Case # 1: The Acutely Winded Traveler

A 65 year old female presents with shortness of breath after a return flight from the Gold Coast of Australia to the United States.

Vitals: HR 107 BP 110/80 RR 22 O2 95


Answer and Learning Point


There is right ventricular dysfunction demonstrated as septal bowing appreciated on this parasternal short axis view. This is concerning for a pulmonary embolism in the setting of the provided clinical context.

Learning Point

Echocardiography can be a useful adjunct to laboratory markers (i.e. BNP and troponin) and CTA for evaluation of right heart strain in normotensive patients presenting with concern for pulmonary embolism.  While there is building evidence that many patients presenting with pulmonary embolism are safe for discharge [1] , those patients that have evidence of right ventricular dysfunction are at higher risk for morbidity and mortality and may also be candidates for more advanced therapies, other than simple anticoagulation, such as catheter directed thrombolysis.  The most up-to-date evidence supports that emergency physicians can accurately perform echocardiography at the bedside to risk stratify patients presenting with concern for pulmonary embolism. In a recent study by Weekes et al, emergency physicians (EP) performed goal directed echocardiography to assess for right ventricular dysfunction. If any of the following criteria below were present, a patient was considered positive by goal directed echocardiography for right ventricular dysfunction:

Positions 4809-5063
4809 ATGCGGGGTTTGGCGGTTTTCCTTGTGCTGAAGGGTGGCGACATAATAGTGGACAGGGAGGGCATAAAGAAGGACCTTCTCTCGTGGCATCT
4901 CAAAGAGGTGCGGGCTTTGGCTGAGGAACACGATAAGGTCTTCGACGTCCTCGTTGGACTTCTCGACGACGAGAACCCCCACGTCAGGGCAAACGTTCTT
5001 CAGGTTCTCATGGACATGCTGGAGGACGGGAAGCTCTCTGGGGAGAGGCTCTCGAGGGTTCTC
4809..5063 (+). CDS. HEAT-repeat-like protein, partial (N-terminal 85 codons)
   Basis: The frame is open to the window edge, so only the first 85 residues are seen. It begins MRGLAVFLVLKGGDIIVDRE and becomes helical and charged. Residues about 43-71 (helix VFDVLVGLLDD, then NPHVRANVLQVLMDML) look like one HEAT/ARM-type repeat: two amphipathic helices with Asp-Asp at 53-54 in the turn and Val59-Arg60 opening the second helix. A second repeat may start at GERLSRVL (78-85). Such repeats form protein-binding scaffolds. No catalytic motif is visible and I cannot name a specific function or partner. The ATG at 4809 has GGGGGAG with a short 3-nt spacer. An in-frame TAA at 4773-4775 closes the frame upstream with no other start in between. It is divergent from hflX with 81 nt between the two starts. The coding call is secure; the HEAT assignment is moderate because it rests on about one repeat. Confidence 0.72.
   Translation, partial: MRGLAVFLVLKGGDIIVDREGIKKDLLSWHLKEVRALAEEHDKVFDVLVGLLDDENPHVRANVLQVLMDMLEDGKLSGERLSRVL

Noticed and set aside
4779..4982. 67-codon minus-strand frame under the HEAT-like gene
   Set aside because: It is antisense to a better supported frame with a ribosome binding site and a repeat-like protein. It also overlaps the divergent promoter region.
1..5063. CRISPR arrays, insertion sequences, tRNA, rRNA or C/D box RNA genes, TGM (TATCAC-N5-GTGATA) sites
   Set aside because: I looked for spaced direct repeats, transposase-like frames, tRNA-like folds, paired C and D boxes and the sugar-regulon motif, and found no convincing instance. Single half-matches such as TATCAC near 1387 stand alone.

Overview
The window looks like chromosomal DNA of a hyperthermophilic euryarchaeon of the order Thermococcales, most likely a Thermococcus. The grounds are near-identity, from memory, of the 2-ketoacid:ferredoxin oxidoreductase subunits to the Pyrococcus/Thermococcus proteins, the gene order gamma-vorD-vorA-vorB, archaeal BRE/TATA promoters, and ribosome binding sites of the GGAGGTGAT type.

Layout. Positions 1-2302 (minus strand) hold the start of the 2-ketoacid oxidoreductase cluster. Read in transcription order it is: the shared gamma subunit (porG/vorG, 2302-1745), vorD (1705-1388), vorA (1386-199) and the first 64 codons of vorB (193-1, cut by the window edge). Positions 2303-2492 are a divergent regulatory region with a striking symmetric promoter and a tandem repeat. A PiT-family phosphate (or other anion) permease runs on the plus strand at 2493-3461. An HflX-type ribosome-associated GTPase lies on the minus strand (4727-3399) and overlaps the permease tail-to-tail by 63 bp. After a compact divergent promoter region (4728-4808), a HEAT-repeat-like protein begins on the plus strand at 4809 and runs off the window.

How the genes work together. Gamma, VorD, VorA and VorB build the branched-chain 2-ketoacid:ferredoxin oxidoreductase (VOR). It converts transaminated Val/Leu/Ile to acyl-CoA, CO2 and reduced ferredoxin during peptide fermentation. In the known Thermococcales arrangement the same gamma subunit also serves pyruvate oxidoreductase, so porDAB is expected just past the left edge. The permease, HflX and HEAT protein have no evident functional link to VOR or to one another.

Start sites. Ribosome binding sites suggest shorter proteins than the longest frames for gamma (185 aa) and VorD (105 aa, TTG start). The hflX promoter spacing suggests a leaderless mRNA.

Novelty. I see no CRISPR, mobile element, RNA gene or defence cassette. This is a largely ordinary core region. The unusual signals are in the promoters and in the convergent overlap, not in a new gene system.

This study found the EP goal-directed echocardiography sensitivity and specificity for right ventricular dysfunction to be 100% (CI 87% to 100%) and 99% (95% CI 94% to 100%), respectively [2]. Our patient ended up having a saddle embolus and underwent catheter directed thrombolysis and did well.


  1. Aujesky D, e. (2017). Outpatient versus inpatient treatment for patients with acute pulmonary embolism: an international, open-label, randomised, non-inferiority trial. - PubMed - NCBI . Retrieved 8 July 2017, from

  2. Weekes AJ, e. (2017). Diagnostic Accuracy of Right Ventricular Dysfunction Markers in Normotensive Emergency Department Patients With Acute Pulmonary Embolism. - PubMed - NCBI . Retrieved 8 July 2017, from

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